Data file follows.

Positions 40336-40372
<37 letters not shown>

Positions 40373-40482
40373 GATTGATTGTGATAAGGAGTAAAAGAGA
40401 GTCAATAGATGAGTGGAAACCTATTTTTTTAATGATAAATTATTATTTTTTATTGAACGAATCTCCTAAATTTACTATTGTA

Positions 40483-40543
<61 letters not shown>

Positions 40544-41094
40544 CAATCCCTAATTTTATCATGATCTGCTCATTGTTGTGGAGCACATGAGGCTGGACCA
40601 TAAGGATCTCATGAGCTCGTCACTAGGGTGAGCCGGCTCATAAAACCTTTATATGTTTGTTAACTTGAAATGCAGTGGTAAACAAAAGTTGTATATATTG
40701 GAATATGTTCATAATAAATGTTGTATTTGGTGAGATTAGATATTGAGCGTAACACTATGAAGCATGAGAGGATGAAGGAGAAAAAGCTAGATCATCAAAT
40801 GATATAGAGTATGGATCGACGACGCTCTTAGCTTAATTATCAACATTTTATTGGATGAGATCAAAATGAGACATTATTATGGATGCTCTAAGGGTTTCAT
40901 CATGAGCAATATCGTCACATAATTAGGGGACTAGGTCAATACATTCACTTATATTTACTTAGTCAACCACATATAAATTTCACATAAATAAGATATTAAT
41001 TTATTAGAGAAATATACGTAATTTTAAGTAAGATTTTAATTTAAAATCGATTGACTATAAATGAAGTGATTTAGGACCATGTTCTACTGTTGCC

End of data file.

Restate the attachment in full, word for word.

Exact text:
Positions 40336-40372
<37 letters not shown>

Positions 40373-40482
40373 GATTGATTGTGATAAGGAGTAAAAGAGA
40401 GTCAATAGATGAGTGGAAACCTATTTTTTTAATGATAAATTATTATTTTTTATTGAACGAATCTCCTAAATTTACTATTGTA

Positions 40483-40543
<61 letters not shown>

Positions 40544-41094
40544 CAATCCCTAATTTTATCATGATCTGCTCATTGTTGTGGAGCACATGAGGCTGGACCA
40601 TAAGGATCTCATGAGCTCGTCACTAGGGTGAGCCGGCTCATAAAACCTTTATATGTTTGTTAACTTGAAATGCAGTGGTAAACAAAAGTTGTATATATTG
40701 GAATATGTTCATAATAAATGTTGTATTTGGTGAGATTAGATATTGAGCGTAACACTATGAAGCATGAGAGGATGAAGGAGAAAAAGCTAGATCATCAAAT
40801 GATATAGAGTATGGATCGACGACGCTCTTAGCTTAATTATCAACATTTTATTGGATGAGATCAAAATGAGACATTATTATGGATGCTCTAAGGGTTTCAT
40901 CATGAGCAATATCGTCACATAATTAGGGGACTAGGTCAATACATTCACTTATATTTACTTAGTCAACCACATATAAATTTCACATAAATAAGATATTAAT
41001 TTATTAGAGAAATATACGTAATTTTAAGTAAGATTTTAATTTAAAATCGATTGACTATAAATGAAGTGATTTAGGACCATGTTCTACTGTTGCC